A Royal Waste of Time
by Alan Allegra

What do the following have in common: Watching reality shows; trying to eradicate stinkbugs; running as a third-party candidate; convincing your wife you need a boat more than a new carpet; training a cat to fetch; expecting a live customer service rep; keeping a banjo in tune; trying out for Jeopardy; worshiping God? Answer: Most people would consider them a royal waste of time.

When an activity doesn't accomplish something useful, society may deem it a waste of time. This doesn't stop people in their quest to accomplish something of questionable value, but it does make one question the purpose of pursuing what may seem a waste of time.

It may seem shocking to lump "worshiping God" together with watching Jersey Shore and training Fluffy to fetch instead of retch, but there is a connection.

Society is results oriented. We do things because there is a payoff, be it wealth, honor, fame, a feeling of accomplishment, or some other satisfaction.

During the decade of the sixties, the motto was, "If it feels good, do it!" A popular song of that era sported the memorable lyrics, "It's your thing, do what you wanna do. I can't tell you who to sock it to." Despite the obvious contradiction of telling us to do what we want without telling us what to do, the lyrics express the zeitgeist of the age: "Feelings rule." The ultimate arbiter between right and wrong is how an action makes you feel.

That same ethic is found today in a less brazen way, even in the church. Many charities and benevolent societies emphasize how good it makes you feel to donate or volunteer. Pronouncements about moral issues are preceded by the assertion, "I feel we should" or "How do you feel about this?"

Sadly, in many churches, worship of God is equated with how we feel and what we experience when we "worship." Sermons are crafted to avoid hurting the listener's feelings, craftily avoiding commandments in favor of suggestions. When the feelings wear off, the cotton candy melts into emptiness, and there is nothing left to sustain our spirit. Worship might then be forsaken as a royal waste of time.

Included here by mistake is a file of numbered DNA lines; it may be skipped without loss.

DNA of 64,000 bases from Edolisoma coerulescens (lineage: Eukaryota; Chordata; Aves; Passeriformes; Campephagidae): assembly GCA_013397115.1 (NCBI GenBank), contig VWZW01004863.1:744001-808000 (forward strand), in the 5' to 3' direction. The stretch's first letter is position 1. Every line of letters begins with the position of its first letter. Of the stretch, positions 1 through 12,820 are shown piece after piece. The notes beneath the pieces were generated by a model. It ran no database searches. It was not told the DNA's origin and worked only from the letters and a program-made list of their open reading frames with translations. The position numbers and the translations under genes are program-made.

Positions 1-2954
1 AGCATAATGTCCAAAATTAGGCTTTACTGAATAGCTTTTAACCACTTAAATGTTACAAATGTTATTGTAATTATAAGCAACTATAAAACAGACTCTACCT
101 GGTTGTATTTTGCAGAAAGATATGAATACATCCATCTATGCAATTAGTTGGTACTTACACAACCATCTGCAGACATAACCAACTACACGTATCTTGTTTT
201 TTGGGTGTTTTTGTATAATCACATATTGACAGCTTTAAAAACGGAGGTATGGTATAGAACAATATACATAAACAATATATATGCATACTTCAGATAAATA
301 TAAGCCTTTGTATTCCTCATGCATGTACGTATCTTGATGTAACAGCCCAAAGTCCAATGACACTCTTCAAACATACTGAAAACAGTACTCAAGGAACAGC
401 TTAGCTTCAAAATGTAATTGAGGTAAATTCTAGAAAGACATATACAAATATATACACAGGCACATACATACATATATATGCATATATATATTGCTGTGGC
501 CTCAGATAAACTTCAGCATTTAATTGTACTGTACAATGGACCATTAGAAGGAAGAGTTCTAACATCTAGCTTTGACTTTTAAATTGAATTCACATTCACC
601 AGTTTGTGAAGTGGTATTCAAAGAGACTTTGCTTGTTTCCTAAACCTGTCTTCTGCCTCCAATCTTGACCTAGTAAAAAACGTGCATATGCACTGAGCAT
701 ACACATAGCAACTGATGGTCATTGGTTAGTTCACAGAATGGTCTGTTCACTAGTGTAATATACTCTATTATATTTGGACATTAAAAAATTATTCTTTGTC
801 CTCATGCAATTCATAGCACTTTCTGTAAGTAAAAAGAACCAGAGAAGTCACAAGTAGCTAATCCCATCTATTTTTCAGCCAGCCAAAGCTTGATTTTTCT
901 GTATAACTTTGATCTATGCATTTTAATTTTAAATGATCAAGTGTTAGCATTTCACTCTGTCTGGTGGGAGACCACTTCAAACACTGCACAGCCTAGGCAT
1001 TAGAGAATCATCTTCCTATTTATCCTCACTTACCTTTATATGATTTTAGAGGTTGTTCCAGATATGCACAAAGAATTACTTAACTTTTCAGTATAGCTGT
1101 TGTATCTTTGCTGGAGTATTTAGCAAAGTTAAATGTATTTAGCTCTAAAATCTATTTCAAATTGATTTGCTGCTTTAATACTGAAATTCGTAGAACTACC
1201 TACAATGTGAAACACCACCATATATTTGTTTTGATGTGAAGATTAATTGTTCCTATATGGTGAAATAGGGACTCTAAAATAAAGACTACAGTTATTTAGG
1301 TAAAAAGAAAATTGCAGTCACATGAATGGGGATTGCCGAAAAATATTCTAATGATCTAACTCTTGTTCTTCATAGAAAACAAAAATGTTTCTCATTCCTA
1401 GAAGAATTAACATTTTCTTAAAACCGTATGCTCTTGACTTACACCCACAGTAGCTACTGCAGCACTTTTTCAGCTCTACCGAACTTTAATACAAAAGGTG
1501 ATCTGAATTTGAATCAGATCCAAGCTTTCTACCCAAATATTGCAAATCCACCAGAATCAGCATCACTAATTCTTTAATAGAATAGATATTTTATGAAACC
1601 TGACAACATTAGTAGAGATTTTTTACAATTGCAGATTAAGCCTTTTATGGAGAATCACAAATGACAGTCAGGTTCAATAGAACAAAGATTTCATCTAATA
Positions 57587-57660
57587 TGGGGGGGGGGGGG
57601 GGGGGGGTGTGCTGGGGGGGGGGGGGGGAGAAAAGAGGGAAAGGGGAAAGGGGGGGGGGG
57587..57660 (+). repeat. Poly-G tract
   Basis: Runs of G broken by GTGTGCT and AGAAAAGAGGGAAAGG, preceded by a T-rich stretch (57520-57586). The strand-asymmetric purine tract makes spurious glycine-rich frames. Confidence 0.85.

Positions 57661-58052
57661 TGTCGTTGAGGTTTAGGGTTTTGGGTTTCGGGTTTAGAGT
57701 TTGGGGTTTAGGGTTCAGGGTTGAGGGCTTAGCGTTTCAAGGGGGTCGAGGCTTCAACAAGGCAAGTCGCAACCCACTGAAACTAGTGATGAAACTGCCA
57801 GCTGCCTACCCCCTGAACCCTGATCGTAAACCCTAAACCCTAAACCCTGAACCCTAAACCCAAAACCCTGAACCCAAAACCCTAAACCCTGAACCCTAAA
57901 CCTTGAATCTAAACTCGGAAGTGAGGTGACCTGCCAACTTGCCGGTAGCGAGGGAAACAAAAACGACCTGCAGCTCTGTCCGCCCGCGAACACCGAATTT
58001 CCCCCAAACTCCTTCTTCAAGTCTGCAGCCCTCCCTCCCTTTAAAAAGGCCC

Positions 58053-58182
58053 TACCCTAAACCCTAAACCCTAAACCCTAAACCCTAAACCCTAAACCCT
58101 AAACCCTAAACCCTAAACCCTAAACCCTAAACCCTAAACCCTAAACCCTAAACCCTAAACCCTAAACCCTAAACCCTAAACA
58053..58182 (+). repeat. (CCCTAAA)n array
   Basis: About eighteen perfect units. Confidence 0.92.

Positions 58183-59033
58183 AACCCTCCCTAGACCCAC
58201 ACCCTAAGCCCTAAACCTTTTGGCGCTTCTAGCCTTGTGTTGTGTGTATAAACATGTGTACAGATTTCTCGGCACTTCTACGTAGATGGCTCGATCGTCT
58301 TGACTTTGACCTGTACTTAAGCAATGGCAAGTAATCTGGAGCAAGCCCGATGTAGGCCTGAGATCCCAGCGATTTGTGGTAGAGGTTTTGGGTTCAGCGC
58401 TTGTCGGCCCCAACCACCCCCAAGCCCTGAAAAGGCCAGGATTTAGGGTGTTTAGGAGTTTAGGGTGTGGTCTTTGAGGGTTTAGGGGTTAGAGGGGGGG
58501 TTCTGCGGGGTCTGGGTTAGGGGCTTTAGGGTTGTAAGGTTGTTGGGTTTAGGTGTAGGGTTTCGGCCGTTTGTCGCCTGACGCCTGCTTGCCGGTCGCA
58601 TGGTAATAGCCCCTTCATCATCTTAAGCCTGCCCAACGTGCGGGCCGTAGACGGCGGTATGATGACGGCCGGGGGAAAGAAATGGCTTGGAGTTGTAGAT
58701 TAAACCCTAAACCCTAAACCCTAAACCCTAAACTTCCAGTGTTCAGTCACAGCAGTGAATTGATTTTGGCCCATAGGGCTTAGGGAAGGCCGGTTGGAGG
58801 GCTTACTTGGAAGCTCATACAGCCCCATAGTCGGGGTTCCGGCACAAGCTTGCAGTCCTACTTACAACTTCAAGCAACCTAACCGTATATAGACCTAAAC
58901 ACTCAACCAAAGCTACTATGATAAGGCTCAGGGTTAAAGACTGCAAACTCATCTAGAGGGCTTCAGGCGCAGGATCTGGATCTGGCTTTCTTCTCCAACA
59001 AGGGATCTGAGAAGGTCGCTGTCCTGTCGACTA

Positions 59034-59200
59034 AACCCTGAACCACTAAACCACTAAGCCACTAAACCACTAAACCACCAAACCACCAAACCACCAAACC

Lest one think we are stoically discounting feelings as irrelevant, the bible speaks of the legitimacy of emotions. It speaks of feelings as the result of right and wrong actions, not the basis for truth and goodness. In fact, God promises eternal pleasure to those who worship Him alone (Psalm 16).

To many, going to church, reading an ancient book, praying, singing about and to Jesus, dropping coins into the collection plate, and going to the mission field seem like nice but useless exercises. There generally are no immediate results or benefits, other than temporary good religious feelings--a royal waste of time.

However, when seen in light of true faith, the purpose of worship is not to make us feel good. That could compel us to minimize or ignore prayer, giving, bible reading, praise, and other acts of worship when we don't feel like it. One wonders if Jesus really felt like going to the cross. Judging by his prayer in the Garden of Gethsemane (Mark 14:34-36), God's will, although unpleasant at the present, trumps good feelings. It would have seemed a relief to be spared the cross. Without understanding the redemptive purpose behind it, it would seem a royal waste of time.

Service done--worship offered--in spirit and truth is never a royal waste of time. It is a royal duty and privilege that exchanges fleeting feelings for future felicity forever.

Alan is Content Coordinator for Lifestyles Over 50 (Thrive Media) and contributor to the Allentown, PA, Morning Call. He is also an adult Sunday school teacher and Bible study leader. Passionate about reviving theology and church methodology, and being a senior citizen!

Article Source: http://www.faithwriters.com


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